05/10/2012 by noonobservation
Someone stuck a leaflet for Zumba classes through my door this week. After tossing it into the recycling, the thought struck me that perhaps I had been hasty. For centuries, dance has been a vital rung on the ladder for poor girls trying to break out of their damp garrets and into society – maybe I shouldn’t disdain this opportunity.
Allow me to demonstrate…
Salome (AD 14-70ish).
When all you want is a nice dress or a new iPod, there are common ways and means of getting them out of your parents (smiling sweetly, cleaning your room without being asked, locking them in the garage until they give you their pin number, etc.) When you want the head of a famous religious leader on a dish however, what you need is a special dance.
In the first century AD, the only requirements were 5-10 veils and a willingness to shake your biblical booty. This Salome did with legendary aplomb, pleasing her step-dad so much that he granted her anything she wanted.
I still think I would have asked for something more useful though. Give a girl a head and she’ll be happy for a day. Give a girl an axe and some axe-wielding lessons and she can amuse herself for years.
Dance instructions: Dress yourself in approximately seven insubstantial pieces of fabric and slowly remove them. No particular steps required, but a good seaman-like knowledge of knots is an asset.
Charlotte Slottsberg (1760-1800)
Born to a poor wig maker in Stockholm, Charlotte became one of the first elite Swedish ballet dancers. Though described as “beautiful as a spring day” she was also said to be rude, vulgar and a tease. She teased Duke Charles (later Charles XIII of Sweden) most cruelly by forcing him to come to the ballet, drink champagne and write plays in his spare time. She also took bribes from Charles’s brother, King Gustav III to manipulate him into toeing the regal line.
In her off-duty hours, Charlotte kept a cavalry officer called Heitmüller, whose secondary duties included pawning all the presents that Charles and her other lovers gave her. She spent her winnings on a large country estate, which Duke Charles confiscate on her death in lieu of “debts”.
Dance instructions: Lose 3-4 stone and train every day for 10 years. Bend, stretch, plie, plie, leap, then artistically die of a chill.
The exotic Spanish dancer, Lola Montez, started life in County Sligo in Ireland as Eliza Gilbert, the daughter of a British army officer. Following a childhood in India, a silly elopement and a messy separation, she decided to use her last funds to train for the stage.
Her London début as the mysterious Lola Montez having been spoiled by someone shouting “Why, it’s Betty James,” she fled to Europe and embarked on a hand-to-mouth existence on the theatre circuit. During this time she occupied herself in making up extravagant lies, like that she was a Russian spy, that she was responsible for an insurrection in Warsaw and that she was the daughter of the most famous toreador in Spain (who vigorously denied this). After a spell in Paris, where she became an ardent republican and met Alexandre Dumas (who didn’t like her at all), she eventual washed up in Munich.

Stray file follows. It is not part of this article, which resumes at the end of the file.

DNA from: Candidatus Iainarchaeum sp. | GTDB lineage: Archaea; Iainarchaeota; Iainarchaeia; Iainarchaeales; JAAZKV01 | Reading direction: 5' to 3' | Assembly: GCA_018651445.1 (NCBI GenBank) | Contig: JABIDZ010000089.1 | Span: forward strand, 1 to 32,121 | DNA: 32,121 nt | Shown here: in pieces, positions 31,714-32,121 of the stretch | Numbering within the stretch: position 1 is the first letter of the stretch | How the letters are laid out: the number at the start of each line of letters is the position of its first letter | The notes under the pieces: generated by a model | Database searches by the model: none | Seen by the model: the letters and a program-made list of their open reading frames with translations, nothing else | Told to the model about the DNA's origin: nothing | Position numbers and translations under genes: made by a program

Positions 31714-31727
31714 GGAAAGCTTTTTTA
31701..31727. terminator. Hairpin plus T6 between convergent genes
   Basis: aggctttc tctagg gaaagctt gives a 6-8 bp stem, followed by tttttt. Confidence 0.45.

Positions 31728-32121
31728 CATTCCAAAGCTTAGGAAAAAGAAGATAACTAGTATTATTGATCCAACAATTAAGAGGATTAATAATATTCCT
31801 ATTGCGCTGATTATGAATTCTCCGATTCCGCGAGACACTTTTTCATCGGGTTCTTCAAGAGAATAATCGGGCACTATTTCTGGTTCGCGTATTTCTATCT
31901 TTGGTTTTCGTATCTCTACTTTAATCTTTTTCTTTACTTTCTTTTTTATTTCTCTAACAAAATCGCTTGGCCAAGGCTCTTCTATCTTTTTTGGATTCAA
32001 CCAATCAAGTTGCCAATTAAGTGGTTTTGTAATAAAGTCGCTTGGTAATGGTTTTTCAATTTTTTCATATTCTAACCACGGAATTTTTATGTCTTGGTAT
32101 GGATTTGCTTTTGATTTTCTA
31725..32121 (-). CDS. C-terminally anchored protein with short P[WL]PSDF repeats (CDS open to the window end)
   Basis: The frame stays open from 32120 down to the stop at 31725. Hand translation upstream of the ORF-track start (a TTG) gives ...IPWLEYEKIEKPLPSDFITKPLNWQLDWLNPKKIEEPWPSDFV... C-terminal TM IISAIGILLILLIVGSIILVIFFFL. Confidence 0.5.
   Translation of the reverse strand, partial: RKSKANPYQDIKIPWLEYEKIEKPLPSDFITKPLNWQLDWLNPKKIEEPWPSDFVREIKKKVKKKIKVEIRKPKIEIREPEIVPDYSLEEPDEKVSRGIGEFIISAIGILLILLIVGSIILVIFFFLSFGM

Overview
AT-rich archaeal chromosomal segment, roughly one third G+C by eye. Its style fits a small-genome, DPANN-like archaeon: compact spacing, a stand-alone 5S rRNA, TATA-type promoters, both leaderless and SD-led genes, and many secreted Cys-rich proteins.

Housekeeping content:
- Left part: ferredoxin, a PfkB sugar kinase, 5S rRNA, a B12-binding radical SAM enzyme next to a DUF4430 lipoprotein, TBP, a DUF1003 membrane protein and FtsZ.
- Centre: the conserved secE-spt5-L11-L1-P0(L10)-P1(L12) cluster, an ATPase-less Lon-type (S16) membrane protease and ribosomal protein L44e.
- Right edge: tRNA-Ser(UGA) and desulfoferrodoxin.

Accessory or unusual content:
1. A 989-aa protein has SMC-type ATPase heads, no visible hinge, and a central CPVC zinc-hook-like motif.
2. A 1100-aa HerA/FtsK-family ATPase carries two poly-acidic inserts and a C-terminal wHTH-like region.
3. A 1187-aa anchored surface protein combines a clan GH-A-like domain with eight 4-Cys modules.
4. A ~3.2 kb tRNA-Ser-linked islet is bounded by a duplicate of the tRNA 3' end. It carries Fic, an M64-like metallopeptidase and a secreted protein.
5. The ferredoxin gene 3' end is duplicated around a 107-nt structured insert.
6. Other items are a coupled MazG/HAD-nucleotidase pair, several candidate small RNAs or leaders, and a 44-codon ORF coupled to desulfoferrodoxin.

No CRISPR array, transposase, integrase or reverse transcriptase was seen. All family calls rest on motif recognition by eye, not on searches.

She danced three times for King Ludwig I of Bavaria (a great lover of Beauty) and five days later he introduced her to his court as his “best friend”. At this time, Ludwig was engaged in unpopular reactionary policies that were causing his subjects to resent his high expenditure on classical statues, archaeological digs and paintings of his mistresses. Being a good republican, Lola determined to save the monarchy. Over her two year rule, she instigated liberal reforms, including higher wages for teachers and civil servants and a thorough rationalisation of the legal system.
This sort of liberal nonsense didn’t go down at all well. The Jesuits believed her to be part of a secret revolutionary society aimed at disturbing public peace. The Catholic Church in Bavaria declared her to be The Beast and said that “Venus has driven the Virgin out of Munich”. Prince Metternich offered her a million florins if she would leave.
Her fatal error however, was to antagonise the students. In their rage at her reforming zeal and her addition of a new University club who wore red hats, they naturally set to rioting, forcing the King to exile his favourite. Lola escaped her burning palace dressed as a boy and escorted by a troop of horse.